$88M settlement reached between Charleston church massacre victims, families and government

The families of the victims and survivors of the 2015 Charleston church massacre have reached an $88 million settlement with the Justice Department.

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The settlement is the largest individual civil rights settlement in the country’s history, WSOC reported.

The families of those killed during the mass shooting at Mother Emanuel AME Church in Charleston, along with those who survived the rampage, sued the Justice Department over the FBI’s faulty background check that allowed the gunman, Dylann Roof, to buy the gun used, The Associated Press reported.

Roof had been arrested months before the shooting on a drug possession charge, but clerical errors allowed him to buy the gun he used at the church, the AP reported.

The FBI had admitted that the drug possession arrest should have been enough to prevent the gun sale.

On June 17, 2015, Roof walked into the Bible study at Mother Emanuel AME Church, listened to the message they were giving, then started shooting. In the end, nine people were killed.

The settlement will be split among the survivors of the shooting and the families of those killed.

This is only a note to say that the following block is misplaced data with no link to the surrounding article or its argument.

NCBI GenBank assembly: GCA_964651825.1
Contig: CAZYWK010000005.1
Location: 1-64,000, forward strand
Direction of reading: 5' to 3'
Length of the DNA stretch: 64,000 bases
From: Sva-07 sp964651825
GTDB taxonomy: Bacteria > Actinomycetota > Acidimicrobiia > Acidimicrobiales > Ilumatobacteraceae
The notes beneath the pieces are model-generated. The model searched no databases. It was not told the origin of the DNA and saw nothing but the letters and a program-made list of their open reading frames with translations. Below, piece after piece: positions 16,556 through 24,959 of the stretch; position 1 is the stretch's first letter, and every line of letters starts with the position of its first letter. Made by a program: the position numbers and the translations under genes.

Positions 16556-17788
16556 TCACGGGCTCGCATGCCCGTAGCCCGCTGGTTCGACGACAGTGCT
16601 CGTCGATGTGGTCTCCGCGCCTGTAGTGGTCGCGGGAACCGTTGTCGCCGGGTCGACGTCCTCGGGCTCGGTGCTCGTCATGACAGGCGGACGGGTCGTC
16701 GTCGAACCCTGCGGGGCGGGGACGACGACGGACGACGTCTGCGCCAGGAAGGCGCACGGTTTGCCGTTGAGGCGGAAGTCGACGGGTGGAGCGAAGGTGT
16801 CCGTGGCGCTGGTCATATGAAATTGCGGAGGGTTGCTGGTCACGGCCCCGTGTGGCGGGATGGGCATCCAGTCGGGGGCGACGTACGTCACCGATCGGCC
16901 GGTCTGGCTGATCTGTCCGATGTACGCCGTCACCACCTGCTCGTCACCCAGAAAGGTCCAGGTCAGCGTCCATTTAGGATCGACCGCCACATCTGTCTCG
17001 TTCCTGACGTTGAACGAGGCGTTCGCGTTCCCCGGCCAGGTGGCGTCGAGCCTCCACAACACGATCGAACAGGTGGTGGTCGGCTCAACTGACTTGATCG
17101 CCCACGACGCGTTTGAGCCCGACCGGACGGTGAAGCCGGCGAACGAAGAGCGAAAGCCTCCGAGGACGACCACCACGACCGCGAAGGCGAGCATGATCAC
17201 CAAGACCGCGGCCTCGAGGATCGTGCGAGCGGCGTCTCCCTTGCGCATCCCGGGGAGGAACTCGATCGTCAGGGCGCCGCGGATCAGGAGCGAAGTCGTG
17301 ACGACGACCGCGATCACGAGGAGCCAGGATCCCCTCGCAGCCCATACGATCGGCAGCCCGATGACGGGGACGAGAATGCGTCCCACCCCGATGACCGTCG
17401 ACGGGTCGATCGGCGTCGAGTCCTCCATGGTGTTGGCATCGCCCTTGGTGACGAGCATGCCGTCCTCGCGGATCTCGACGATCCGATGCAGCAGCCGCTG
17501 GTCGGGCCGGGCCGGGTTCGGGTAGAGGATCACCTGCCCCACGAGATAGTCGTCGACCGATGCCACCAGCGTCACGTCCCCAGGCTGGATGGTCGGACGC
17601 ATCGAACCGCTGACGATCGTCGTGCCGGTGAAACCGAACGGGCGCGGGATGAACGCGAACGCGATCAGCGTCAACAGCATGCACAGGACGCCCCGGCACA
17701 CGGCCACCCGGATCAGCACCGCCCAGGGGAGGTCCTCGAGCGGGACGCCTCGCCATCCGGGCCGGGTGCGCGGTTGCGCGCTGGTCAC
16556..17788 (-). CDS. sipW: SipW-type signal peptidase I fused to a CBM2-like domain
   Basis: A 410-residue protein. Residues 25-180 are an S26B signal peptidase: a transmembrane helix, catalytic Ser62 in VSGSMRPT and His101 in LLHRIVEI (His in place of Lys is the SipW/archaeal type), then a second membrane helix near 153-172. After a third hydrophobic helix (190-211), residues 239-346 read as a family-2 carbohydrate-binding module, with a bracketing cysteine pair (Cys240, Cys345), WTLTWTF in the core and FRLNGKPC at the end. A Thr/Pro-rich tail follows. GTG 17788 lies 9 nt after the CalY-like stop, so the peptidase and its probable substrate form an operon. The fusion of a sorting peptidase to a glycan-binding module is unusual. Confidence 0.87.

The families of those killed will get $65 million, while the survivors will get $25 million, the AP reported.

The settlement still has to be approved by a judge.

But the money will not heal the wounds left behind on that night.

“No amount of compensation will ever replace my father’s life,” Eliana Pinckney told WSOC. Her father, Sen. Clementa Pinckney, was killed.

She said she will use the settlement to help cement her father’s legacy.

“We cannot bring back those nine victims. We cannot erase the scars that those survivors have,” Attorney Bakari Sellers told WSOC.

Sellers told the AP the total settlement — $88 million — is symbolic as 88 is frequently associated with white supremacy and is said to be the number of rounds Roof took with him to the shooting.

Roof was sentenced in 2017 to death for a federal hate crime, the first person to have that punishment given, the AP reported.

Earlier this year, a federal appeals court upheld the sentence, the AP reported.